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Manteca moves to reduce city office costs
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The Manteca City Council could save taxpayers $150,000 over the next two years in office space costs by leasing temporary office trailers that would be placed at the wastewater treatment plant to house the Public Works Department.

The council when they meet Tuesday at 7 p.m. at the Civic Center, 1001 W. Center St., will be asked to approve a rental agreement with Pacific Modular Structures for 27 months for a 48- by 60-foot office to house Public Works while work is being done on a $987,570 permanent building that will also house the engineering and water division. The mobile structure is similar to the portable building Public Works now uses on the Civic Center campus next to the Parks & Recreation Department.

The money for the permanent public works building is cobbled together from various accounts that do not involve the general fund such as solid waste, wastewater treatment, and water. The budget set aside for the permanent building and shop structure was $1.2 million. That set aside will be able to cover both the permanent building and rental building and still have $70,000 left over.

The rental agreement with Pacific Modular Structures will cost $154,258. It includes $4,100.08 a month for rent for 27 months, $29,148.49 for set up costs, and $14,406.08 for removal.

Once Public Works is moved to the mobile structure, the city will move the Human Resources Department and Information and Technology Division out of space they are renting at a two-story office complex at 302 Cherry Lane kitty corner from the Manteca Senior Center and into the current space housing public works. That will save the city $150,000 in rental costs over the next two years.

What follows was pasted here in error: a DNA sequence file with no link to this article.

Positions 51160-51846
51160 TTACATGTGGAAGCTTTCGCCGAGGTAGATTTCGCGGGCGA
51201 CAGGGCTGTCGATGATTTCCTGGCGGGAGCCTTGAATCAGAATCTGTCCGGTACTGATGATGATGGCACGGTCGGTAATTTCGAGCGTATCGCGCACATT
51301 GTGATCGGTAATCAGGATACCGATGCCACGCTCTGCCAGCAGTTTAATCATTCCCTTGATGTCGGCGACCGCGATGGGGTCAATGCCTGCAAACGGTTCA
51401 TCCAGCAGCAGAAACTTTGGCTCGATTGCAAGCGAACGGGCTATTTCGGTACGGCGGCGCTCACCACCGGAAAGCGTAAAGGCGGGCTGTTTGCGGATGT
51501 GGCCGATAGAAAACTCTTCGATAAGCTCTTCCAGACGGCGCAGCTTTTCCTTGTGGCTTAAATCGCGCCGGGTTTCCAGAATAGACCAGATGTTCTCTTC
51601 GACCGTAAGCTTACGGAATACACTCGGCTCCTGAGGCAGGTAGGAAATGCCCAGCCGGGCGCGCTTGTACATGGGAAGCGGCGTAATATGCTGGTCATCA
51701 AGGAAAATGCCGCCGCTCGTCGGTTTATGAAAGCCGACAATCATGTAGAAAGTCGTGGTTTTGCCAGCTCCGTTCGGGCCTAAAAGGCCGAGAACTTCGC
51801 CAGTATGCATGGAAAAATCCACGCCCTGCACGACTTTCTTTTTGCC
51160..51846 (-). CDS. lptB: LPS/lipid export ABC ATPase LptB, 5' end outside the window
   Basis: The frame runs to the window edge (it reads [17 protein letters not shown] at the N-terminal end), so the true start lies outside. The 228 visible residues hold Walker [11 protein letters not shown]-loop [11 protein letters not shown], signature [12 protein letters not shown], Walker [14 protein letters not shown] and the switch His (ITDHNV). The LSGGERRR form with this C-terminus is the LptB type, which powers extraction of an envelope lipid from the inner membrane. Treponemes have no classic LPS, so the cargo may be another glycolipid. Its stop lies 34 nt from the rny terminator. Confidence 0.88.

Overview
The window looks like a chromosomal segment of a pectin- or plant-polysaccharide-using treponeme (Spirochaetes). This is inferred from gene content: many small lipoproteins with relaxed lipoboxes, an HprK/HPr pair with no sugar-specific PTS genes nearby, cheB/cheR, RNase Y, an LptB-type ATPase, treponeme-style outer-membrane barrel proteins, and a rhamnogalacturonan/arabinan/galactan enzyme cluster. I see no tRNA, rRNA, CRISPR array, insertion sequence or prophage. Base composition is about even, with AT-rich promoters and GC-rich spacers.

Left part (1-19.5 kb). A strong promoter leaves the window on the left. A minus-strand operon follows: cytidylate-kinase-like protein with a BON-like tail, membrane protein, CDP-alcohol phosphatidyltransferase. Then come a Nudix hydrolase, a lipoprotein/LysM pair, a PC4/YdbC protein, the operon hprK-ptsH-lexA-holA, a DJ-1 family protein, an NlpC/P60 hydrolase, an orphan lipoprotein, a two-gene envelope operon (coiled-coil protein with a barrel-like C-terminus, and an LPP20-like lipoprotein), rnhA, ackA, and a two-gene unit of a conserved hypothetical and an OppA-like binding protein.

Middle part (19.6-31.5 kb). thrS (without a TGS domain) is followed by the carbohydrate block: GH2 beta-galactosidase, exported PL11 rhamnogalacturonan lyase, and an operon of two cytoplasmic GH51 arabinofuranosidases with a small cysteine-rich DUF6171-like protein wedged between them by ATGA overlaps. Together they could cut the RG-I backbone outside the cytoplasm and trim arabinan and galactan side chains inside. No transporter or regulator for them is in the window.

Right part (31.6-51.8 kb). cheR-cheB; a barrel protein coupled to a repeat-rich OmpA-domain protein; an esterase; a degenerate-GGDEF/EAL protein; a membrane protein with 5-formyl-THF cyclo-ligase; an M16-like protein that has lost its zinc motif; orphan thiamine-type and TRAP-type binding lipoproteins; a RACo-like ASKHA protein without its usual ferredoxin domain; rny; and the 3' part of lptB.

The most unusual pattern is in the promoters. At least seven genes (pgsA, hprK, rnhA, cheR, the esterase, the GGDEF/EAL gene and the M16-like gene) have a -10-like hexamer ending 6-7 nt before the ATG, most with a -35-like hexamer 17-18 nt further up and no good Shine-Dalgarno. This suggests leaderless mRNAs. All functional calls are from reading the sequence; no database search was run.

While it may appear to be a wash — the $154,258 rental cost versus the $150,000 in rental savings by accelerating the move to the Civic Center from 302 Cherry Lane — it actually frees up $150,000 in the general fund to cover day-to-day government operations such as police and fire, parks and recreation, the library street maintenance, and library services.

It also represents a course change by the city. The council had approached the owner of the Cherry Lane to sell to the city but he declined.

City Manager Tim Ogden relooked at space use and determined it would be more cost effective to not just bring human services and IT back onto the main city office campus but to do so two years earlier.

Ogden said the city shouldn’t be in the business of essentially making it profitable for private landlords to construct and own buildings noting that the city over the years has essentially spent enough in rent to replicate the office space at 302 Cherry Lane in a permanent structure.

Ogden recommended the council take a similar step earlier this year when they executed an option for an early buyout of land they were leasing where the animal shelter was built. That moved saved Manteca from making hundreds of thousands of dollars in rent payments after the price of the land purchase was factored in.

In addition Ogden noted much of the public works attention is tied into the wastewater treatment. Once the permanent building is done the city will save an additional $7,200 a month by ending leases for the water division office space.

Also it would put human resources and IT that support other city departments on the same campus with most of the other departments as well as the city manager’s office.


To contact Dennis Wyatt, email